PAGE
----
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Precolonial Communities of Southwestern Africa

Precolonial Communities of Southwestern Africa

This study is the first attempt to reconstruct the precolonial history of the Owambo communities in Southwestern Africa over the period between 1600-1920.
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Title: Precolonial Communities of Southwestern Africa
Subtitle: A History of Owambo Kingdoms 1600-1920
Author: Frieda-Nela Williams
Series: ARCHEIA NO. 16
Publisher: National Archives of Namibia
Windhoek, Namibia 1991
ISBN 0869762419 / ISBN 0-86976-241-9
Softcover, 15x21 cm, 204 pages, several maps and figures

Description:

This study is the first attempt to reconstruct the precolonial history of the Owambo people over the period between 1600-1920. The Owambos are a Bantu-speaking people, belonging to the south-western Bantu language group, with a population of over 700.000. They inhabit the geographical area between 16° and 20° latitude and 14° and 18° longitude. Owamboland is bounded by the Okavangoland in the east, the Kaokoland in the west, the Hereroland in the south and the Handa country in the north. These borderlines were still valid until the southern line was altered during the "Scramble" for Africa, when German colonialists extended their spheres of interest toward 18°50' longitude in 1890.

Thus, the name South-Westem Africa is applied in this study to a geographical entity which covers areas between southern Angola and northern Namibia, rather than a political region. However, it was not easy to choose a theme aimed at studying Africa's pre-colonial period in the field of history, for several reasons. Historians until this day recognize history as a subject which is based on documentary evidence. As a result, the field of oral tradition which forms the major source of precolonial African history is caught up in the theoretical and methodological differences between orthodox historians on the one hand, and social anthropologists on the other.

Content: Precolonial Communities of Southwestern Africa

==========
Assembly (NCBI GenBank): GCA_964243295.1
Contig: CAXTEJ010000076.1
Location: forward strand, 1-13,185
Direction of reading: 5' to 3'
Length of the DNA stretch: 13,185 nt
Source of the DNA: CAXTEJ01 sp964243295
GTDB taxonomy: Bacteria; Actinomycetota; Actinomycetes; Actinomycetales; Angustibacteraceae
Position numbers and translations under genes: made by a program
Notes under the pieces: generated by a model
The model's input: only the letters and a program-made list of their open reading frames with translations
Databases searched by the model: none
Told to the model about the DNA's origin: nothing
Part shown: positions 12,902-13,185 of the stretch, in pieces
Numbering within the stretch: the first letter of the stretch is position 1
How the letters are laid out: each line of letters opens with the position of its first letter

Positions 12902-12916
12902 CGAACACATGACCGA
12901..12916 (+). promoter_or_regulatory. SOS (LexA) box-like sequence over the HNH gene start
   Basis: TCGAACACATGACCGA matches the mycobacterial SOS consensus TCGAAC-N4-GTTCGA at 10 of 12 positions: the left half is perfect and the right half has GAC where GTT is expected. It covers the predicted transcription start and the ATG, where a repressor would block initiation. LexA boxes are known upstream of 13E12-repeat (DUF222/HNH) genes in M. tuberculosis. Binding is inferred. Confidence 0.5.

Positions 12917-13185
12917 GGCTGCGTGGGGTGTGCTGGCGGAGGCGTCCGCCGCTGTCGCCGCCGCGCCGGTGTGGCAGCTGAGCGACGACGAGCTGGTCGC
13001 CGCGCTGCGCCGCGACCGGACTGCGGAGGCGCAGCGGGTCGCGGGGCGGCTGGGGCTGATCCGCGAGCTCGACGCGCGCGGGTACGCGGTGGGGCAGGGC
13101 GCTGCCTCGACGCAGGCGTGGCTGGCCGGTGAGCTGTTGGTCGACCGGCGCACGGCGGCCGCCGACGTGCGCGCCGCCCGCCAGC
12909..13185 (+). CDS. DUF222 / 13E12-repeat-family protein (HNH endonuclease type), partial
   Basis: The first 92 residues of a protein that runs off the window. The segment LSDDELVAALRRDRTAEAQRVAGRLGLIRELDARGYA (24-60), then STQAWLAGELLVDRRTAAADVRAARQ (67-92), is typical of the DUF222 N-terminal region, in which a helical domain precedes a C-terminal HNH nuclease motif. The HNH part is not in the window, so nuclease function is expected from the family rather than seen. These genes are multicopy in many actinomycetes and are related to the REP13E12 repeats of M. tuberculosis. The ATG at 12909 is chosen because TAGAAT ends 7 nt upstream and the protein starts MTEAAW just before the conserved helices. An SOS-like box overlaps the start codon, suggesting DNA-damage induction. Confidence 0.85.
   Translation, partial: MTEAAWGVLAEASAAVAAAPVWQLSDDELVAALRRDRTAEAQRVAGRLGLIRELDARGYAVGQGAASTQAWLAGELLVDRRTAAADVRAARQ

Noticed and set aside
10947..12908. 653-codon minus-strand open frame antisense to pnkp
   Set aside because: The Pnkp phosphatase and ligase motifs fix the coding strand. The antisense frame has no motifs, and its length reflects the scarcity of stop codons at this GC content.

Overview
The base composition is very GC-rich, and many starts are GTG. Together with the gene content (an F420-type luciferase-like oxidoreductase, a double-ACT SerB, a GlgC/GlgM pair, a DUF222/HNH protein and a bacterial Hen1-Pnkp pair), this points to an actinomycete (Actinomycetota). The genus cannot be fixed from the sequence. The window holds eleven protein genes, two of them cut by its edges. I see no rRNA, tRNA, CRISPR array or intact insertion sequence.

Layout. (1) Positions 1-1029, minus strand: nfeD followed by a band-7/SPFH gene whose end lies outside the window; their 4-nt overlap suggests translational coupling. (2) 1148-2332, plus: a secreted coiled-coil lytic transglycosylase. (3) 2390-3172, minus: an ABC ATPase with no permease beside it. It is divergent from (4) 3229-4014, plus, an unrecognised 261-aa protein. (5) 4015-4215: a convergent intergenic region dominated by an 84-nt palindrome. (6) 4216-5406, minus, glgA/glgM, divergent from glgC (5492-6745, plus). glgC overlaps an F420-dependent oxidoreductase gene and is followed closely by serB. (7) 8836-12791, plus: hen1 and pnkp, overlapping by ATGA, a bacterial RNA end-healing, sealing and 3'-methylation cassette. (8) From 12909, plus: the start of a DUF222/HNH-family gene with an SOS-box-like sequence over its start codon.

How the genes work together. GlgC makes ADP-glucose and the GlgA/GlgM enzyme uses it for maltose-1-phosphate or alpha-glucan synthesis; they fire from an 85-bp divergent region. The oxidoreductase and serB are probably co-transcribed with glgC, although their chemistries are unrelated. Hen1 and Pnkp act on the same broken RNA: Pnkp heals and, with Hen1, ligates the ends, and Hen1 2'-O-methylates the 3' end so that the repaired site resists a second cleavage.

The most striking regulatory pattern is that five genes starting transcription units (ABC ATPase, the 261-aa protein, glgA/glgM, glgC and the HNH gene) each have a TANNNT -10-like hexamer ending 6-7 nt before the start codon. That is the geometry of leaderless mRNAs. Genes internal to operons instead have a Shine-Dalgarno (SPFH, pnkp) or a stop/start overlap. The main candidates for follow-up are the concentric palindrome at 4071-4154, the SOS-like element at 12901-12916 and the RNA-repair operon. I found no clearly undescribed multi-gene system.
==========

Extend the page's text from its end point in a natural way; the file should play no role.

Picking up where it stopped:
Editor's foreword
Preface by the author
Orthography and special terms
Abbreviations
List of maps and figures
1. INTRODUCTION
1.1. Collecting Oral Tradition
1.1.1. Starting the Operation
1.1.2. Field Problems
1.1.3. Reliability of Informants
1.1.4. Preservation of Owambo Oral Tradition
1.1.5. Ways and Means of Transmission
1.2. Oral Tradition and Historical Research
1.2.1. Oral Tradition and African Historical Research
1.2.2. Interplay between Owambo Oral and Written Data
1.2.3. Research Work on the Owambo People
1.2.4. Formulation of Research Problems
1.2.5. The Methodology
2. ECOLOGY AND THE EVOLUTION OF OWAMBO SOCIETY
2.1. Man and his Environment
2.2. Owambo Historical Environment
2.2.1. Environment and Subsistence
2.2.2. Hunting and Gathering
2.2.3. Pastoralism
2.2.4. Agriculture and Land Usufruct
2.3. Population
2.3.1. Distribution of the Population
2.3.2. The Owambo Homestead
2.3.3. Neighbourhood
3. MIGRATION AND SETTLEMENT
3.1. Theories of Bantu Migration
3.2. Origin of the Name Owambo
3.3. Nangombe and Kanzi - The Myth of Genesis
3.4. Owambo Traditions of Origin
4. OWAMBO-RELATED AND NEIGHBOURING PEOPLE
4.1. Ethnic and Linguistic Origin
4.2. The Herero-speaking People
4.3. The People of Okavango
4.4. The Nyaneka-Nkumbi People
4.5. Aakwankala - The Early Occupants
5. HISTORICAL EVENTS AND POLITICAL DEVELOPMENTS IN OWAMBOLAND
5.1. Foundation of Kingdoms
5.1.1. Legends and the Foundation of Kingdoms
5.1.2. Origin of Similar African Kingdoms
5.1.3. Origin of Kingdoms According to Traditions
5.2. Emergence of Political Institutions
5.2.1. Religious Ideology - the Meaning Behind Royal Power
5.2.2. Enthronement of the King
5.2.3. Structures and Functions of Kingdoms
6. DEVELOPMENT OF OWAMBO KINGDOMS (1700-1860)
6.1. Ondonga: Years of Consolidation of Power
6.2. Uukwanyama: Rise of a Kingdom before Mweshipandeka
6.3. Uukwambi: Foreign Influence to 1875
6.4. Ongandjera: Secrets of its Power
6.5. Ombalantu: A People's Democracy
6.6. Uukwaluudhi: People of the Same Stock
6.7. Ombandja: Before the Portuguese Expansion
7. OWAMBOLAND AND THE EUROPEAN EXPANSION 1860-1920
7.1. Ondonga - A Kingdom at the Crossroads
7.1.1. Shikongo and Shipanga: A Power Struggle
7.1.2. Kambonde and Nehale: A Secession Dispute
7.1.3. Colonial Expansion and Ondonga Internal Conflict
7.2. Uukwanyama - A Kingdom Under Siege
7.2.1. Portuguese-German Expansion
7.2.2. Mandume: An Endless Resistance
7.3. Ongandjera - Years of Political Rivalry and Recovery
7.4. Uukwambi - Last Years of Royal Power
7.4.1. Negumbo: Rescue of Royal Power
7.4.2. A Kingdom Without an Heir
7.5. Ombandja - Shahula: A Name that Means "An End"
8. CONCLUSIONS
BIBLIOGRAPHY
APPENDICES

I Owambo Population Estimates before 1900
II The Owambo Agricultural Year
III The Owambo Homestead
IV A Comparison Between Owambo, Kwangari-Mbundja and Nyaneka-Nkumbi Clans
V Traditional Laws and Social Norms of Owambo Kingdoms
(a) Traditional Laws
(b) Social Norms
VI Royal Genealogies of Owambo Kingdoms
(a) Ondonga
(b) Uukwanyama
(c) Uukwambi
(d) Ongandjera
(e) Uukwaluudhi
VII Personal Data of Informants
(a) Emil Liljeblad's Informants (1930-32)
(b) Frieda-Nela Williams' Informants (1987-1990)
INDEX
LIST OF FIGURES

1. Distribution of Ecological Formations in the Owambo Region
2. Agricultural Calendar of the Owambo Region
3. Power Relations in an Owambo Kingdom
LIST OF MAPS
1. Territorial Extent of Owamboland since 1885
2. Potential Movement of early Iron Age Streams into Southern Africa
3. The Routes of Bantu Migration
4. Internal Migration and the Owambo Expansion
5. Owambo Linguistic and Ethnic Related People
6. Owambo and her Neighbours


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